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be readily remedied by him. It is always advisable to ask the medical adviser to examine babies for any existing trouble and abnormality of the sexual organs, as a tight, adherent, or elongated foreskin in boys -and rarely a corresponding condition in girlsmay give rise to much local irritation and remote nervous disturbances. The presence of worms may lead to irritation in the bowel, which excites masturbation in children. Girl babies should be watched to prevent them from irritating the external sexual parts by rubbing them between the inner surfaces of the thighs. As the child begins to play with other children he or she should be cautioned to avoid those who in any way try to thwart the parents' advice, and be instructed to report all such occurrences. It is wise also to try and gratify the child's natural curiosity about the sexual function so far as may be judicious by explanations as to the purpose of the sexual organs, when the child is old enough to comprehend such matters.

The reticence and disinclination of parents to instruct their children in matters relating to sex cannot be too strongly condemned. It is perfectly natural that the youth should wish to know something of the origin of life and how human beings come into the world. The mystery and concealment thrown around these matters only serve to stimulate his curiosity. It is a habit of most parents to rebuke any questions relating to this subject as improper and immodest, and the first lesson the child learns is to associate the idea

of shame with the sexual organs; and, since he is not enlightened by his natural instructors, he picks up his knowledge of the sex function in a haphazard way from older and often depraved companions.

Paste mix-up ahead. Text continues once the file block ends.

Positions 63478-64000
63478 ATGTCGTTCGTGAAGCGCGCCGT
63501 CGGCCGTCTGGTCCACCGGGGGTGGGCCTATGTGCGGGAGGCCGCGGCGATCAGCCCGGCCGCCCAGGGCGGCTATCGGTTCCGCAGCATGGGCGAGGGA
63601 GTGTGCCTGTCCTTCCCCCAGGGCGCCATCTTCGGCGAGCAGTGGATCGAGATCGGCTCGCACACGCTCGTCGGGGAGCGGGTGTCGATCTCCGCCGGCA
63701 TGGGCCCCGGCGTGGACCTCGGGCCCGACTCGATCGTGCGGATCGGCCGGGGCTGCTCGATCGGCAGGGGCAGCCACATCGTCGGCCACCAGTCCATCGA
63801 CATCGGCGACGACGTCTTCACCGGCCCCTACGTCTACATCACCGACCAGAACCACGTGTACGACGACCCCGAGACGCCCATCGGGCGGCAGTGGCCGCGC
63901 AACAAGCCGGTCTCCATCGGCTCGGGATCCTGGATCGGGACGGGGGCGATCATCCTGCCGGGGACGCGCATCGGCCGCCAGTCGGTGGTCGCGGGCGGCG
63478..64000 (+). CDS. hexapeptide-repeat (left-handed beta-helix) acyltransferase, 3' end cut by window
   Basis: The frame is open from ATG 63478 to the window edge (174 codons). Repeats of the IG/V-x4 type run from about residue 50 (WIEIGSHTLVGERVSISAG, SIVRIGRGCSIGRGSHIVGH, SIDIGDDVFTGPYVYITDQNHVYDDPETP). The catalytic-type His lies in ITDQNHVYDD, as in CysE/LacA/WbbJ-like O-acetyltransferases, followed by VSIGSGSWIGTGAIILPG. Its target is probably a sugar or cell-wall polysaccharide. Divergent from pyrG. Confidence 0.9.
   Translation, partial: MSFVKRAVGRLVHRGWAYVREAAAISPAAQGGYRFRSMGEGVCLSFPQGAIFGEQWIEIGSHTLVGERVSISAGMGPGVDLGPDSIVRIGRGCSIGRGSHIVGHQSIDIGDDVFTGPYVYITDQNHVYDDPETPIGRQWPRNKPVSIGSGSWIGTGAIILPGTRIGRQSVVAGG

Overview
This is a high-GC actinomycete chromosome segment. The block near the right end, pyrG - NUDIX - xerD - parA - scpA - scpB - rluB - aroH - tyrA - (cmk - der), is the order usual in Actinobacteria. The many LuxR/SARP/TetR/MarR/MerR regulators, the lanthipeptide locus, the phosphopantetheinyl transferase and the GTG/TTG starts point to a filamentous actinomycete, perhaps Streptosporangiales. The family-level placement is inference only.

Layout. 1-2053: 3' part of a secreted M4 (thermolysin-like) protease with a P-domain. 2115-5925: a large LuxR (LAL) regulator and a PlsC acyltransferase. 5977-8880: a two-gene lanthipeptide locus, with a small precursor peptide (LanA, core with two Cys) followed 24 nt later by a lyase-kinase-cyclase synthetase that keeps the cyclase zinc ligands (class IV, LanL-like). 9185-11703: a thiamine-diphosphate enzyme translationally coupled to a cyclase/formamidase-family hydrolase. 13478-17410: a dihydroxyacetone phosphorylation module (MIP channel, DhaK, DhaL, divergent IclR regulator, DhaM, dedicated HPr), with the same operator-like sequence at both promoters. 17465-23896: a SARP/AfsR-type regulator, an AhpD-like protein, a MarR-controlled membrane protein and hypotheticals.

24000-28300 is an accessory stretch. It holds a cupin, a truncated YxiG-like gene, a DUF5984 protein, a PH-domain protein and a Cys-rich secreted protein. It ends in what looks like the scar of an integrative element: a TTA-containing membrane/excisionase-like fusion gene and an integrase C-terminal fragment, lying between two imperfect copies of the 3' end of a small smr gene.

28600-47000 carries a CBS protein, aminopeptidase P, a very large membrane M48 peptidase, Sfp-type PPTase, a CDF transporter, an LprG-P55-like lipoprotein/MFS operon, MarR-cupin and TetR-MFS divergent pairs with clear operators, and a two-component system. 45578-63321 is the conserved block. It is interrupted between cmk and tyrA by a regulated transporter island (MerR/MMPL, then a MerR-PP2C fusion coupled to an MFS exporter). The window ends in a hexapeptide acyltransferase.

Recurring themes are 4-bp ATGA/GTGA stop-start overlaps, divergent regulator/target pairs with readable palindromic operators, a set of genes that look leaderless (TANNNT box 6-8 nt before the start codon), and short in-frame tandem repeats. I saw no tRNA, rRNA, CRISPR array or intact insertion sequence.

Evasive replies with the intent of staving off the dreaded explanation do no good and may result in unexpected evil. By securing the child's confidence at the start, one may not only keep informed of his actions but protect him from seeking or even listening to bad counsels. At the age of ten or twelve it is well that the family physician or parent should give instruction as to the special harm which results from unnaturally exciting the sexual nature by handling and stimulating the sexual organs and also warning the child against filthy literature and improper companions. At the age of puberty he should be warned against the moral and physical dangers of sexual intercourse with lewd women. The physical dangers refer to the great possibility of infection with one or both of the common diseases-syphilis and gonorrhea -acquired by sexual contact with one suffering from these terrible disorders (p. 199). It is usually quite impossible for a layman to detect the presence of these diseases in others, or rather, to be sure of their absence, and the permanent damage which may be wrought to the sufferer and to others with whom he may have sexual relations is incalculable. It is generally known that syphilis is a disease to be dreaded, but not perhaps that it not only endangers the life

and happiness of the patient, but the future generation of his descendants. Gonorrhea-the much more common disease-while often treated lightly by youth, frequently leads to long, chronic, local disease and may even result fatally in death; later in life it may cause infection of a wife resulting in chronic invalidism and necessitating surgical removal of her maternal organs. These possibilities often occur long after the patient thinks he is wholly free from the disease. Gonorrhea in women is the most frequent cause of their sterility, and also is a common source of abortion and premature birth. It is the cause in most cases of blindness in infants (p. 205) and also of vulvo-vaginitis in girl babies. Furthermore, gonorrhea is so alarmingly prevalent that it is stated on good authority that the disease occurs in eighty per cent of all males some time during their lives. The disease is not confined to prostitutes, but is common, much more frequently than is suspected, in all walks and classes of life and at all ages. Even among boys attending boarding